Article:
Infill of sidewalks along Duke and Flavel streets, along with installation of an east-west bicycle greenway midway between the two, has been delayed. Unexpected difficulties with the design (including the design budget) extended design work; it should be completed before the end of this year. In addition, the project is mostly funded by the federal government, which has meant longer than usual turn-around times for approvals and right-of-way acquisition.
Finally and unsurprisingly, the pandemic has taken its toll on PBOT’s work force. It has also reduced the downtown parking revenues that make up a large part of PBOT’s budget. PBOT complemented our federal funding with funds of its own to make our projects possible; but revenue shortfalls mean delays.
Barring any new issues, sidewalk infill and greenway installation should occur in late 2023. We’re disappointed, of course, but we realize that PBOT is doing all it can, in the face of numerous stressors, to accomplish our projects – along with dozens of others all over the city. We should keep in mind that we’re not the only neighborhoods with delayed projects – and let’s also remember that the city has invested millions of dollars in our neighborhood in recent years.
BDNA Note: Please take the survey linked at the bottom before September 6th, 2021!
From Portland Bureau of Transportation:
BPS and PBOT launch latest planning effort: Lower Southeast Rising Area Plan
City bureaus to address the historic lack of infrastructure investment in this area of Southeast and East Portland; seek community input to guide healthy community development.
The Bureau of Planning and Sustainability (BPS) and Bureau of Transportation (PBOT) are collaborating with community members to assess land use and transportation issues for Brentwood-Darlington and portions of the Lents, Ardenwald-Johnson Creek, Mt Scott-Arleta, and Woodstock neighborhoods. This new planning effort is called the Lower Southeast Rising Area Plan.
The bureaus recognize the historic lack of infrastructure investment in this area of East Portland. So they are seeking community input to guide healthy community development for the area, which has many unimproved roads, sidewalk gaps, limited street networks, poor transit service, and few neighborhood commercial amenities.
Working alongside school districts, community partners, arts organizations, and hunger relief groups, PP&R coordinates Free Lunch + Play to ensure that it meets the needs in our community. During the school year, 57% of young Portlanders qualify for free or reduced-price lunch. Without school lunches, summer becomes the time when nearly 50,000 Portland children face hunger daily.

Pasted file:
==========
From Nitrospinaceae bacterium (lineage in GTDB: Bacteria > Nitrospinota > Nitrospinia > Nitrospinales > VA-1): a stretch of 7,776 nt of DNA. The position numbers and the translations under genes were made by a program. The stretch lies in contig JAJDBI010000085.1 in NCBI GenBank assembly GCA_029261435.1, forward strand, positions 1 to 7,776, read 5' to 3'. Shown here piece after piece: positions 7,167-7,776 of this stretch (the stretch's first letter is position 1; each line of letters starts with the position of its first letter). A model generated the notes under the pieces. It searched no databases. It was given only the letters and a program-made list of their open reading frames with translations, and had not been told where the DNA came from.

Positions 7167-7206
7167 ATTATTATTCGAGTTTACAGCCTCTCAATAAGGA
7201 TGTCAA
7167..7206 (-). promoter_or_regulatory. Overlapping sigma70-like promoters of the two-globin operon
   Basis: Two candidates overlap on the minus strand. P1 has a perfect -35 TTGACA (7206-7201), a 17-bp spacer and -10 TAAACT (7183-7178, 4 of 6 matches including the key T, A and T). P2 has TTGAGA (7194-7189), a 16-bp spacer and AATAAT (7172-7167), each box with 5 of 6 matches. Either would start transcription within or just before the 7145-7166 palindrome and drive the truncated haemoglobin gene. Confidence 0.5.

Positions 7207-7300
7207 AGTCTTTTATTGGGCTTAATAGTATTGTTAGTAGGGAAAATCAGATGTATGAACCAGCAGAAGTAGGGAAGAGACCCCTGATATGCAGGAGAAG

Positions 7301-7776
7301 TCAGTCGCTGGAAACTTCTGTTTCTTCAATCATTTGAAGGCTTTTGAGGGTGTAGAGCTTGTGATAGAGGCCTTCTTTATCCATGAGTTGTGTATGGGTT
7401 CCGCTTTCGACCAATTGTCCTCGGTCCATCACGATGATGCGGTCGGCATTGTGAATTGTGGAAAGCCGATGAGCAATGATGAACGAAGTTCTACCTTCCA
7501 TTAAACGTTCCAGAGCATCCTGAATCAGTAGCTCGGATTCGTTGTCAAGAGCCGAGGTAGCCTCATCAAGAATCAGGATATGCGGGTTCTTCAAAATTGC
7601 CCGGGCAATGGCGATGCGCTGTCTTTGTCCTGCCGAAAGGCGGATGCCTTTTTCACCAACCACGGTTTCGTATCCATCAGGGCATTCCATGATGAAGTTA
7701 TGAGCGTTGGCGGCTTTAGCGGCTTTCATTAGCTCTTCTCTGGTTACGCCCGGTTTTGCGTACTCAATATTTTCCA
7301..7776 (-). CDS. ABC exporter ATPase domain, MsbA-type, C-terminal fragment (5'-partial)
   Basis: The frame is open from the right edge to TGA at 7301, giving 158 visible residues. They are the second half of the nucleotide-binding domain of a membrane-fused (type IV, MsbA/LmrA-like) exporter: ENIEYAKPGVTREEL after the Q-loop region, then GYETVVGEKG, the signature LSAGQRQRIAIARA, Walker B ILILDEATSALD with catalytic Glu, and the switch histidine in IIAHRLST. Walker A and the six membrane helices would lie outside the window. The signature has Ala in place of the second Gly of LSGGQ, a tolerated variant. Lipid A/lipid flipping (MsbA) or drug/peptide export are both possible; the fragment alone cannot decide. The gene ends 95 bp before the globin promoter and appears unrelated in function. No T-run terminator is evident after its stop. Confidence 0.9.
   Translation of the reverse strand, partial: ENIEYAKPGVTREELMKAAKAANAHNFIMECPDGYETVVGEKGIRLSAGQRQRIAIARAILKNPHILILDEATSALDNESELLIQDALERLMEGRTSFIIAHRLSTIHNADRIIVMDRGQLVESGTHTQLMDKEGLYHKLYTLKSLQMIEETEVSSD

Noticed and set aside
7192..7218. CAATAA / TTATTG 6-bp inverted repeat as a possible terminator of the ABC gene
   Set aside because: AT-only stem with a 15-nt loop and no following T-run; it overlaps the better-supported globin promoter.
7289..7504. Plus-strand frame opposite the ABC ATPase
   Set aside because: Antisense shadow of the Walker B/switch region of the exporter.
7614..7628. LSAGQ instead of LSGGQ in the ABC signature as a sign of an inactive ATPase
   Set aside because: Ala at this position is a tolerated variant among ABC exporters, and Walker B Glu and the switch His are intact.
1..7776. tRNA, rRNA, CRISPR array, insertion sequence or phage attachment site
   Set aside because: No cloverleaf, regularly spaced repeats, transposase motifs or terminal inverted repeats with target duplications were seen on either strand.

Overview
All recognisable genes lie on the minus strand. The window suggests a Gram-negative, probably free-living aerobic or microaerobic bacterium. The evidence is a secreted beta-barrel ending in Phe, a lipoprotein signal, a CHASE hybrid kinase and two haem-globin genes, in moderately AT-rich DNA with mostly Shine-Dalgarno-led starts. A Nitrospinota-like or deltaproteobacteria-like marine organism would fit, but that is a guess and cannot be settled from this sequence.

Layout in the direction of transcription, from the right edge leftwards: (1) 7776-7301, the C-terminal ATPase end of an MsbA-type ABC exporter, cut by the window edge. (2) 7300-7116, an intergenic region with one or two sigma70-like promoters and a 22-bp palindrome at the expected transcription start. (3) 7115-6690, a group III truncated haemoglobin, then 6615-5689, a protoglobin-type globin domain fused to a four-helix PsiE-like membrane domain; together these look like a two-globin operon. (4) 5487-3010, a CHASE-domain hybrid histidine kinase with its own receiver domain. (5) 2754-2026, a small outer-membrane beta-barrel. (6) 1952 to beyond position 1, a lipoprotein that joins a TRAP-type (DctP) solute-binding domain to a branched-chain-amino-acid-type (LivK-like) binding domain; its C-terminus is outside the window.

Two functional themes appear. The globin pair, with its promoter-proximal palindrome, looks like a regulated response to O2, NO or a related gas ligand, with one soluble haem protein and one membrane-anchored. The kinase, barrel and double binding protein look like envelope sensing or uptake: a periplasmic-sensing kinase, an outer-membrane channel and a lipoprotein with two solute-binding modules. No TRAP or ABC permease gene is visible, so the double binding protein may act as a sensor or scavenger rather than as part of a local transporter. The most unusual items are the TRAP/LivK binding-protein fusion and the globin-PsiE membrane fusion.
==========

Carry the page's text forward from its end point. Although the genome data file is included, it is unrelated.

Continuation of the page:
Free Lunch + Play offers accessible meal service and engaging activities at multiple parks throughout the city. In addition, Mobile Lunch + Play allows us to expand our program directly to children and families at apartment complexes and parks in even more neighborhoods.
Monday, June 21 – Friday, August 20, 2021 Monday, June 28 – Friday, August 27 (Gateway Discovery Park and Luuwit View Park) No programming on Monday, July 5.
Free Lunch + Play locations operate Monday through Friday, from 11:00 am to 3:00 pm. Mobile Lunch + Play locations operate two days a week at specific times.
Free Lunches (Almuerzos gratis)
Safe distance fun and games (Distancia segura para juegos y diversión)
Check out the improvements happening on near Flavel Park as part of the Springwater Connector Neighborhood Greenway project! To sign up for updates on this and other land use and transportation projects in Brentwood-Darlington, email email@example.com. Photos courtesy of Stephenie F., Chair of the Brentwood-Darlington Neighborhood Association (BDNA) Land Use and Transportation Committee (LUTC).
Portland City Council is considering the referral of a Portland Parks & Recreation (PP&R) operating levy for this November’s ballot. It would protect and restore recreation programs, park services, and our natural areas, including:
Recreation for All: end PP&R’s dependence on fees and transition to an equity-focused approach. Safely re-open community centers and pools, and resume fitness, arts, senior and youth, and environmental education programs for summer 2021;
Protect and Grow Nature: keep parks cleaner, safer, and more welcoming for all Portlanders. Plant new trees and proactively care for existing trees to help ensure clean water, protect wildlife, and diminish the impacts of climate change;
Community Partnerships: co-design recreational programming and provide resources to improve access to communities of color, families experiencing poverty, and refugees and immigrants, and provide community oversight.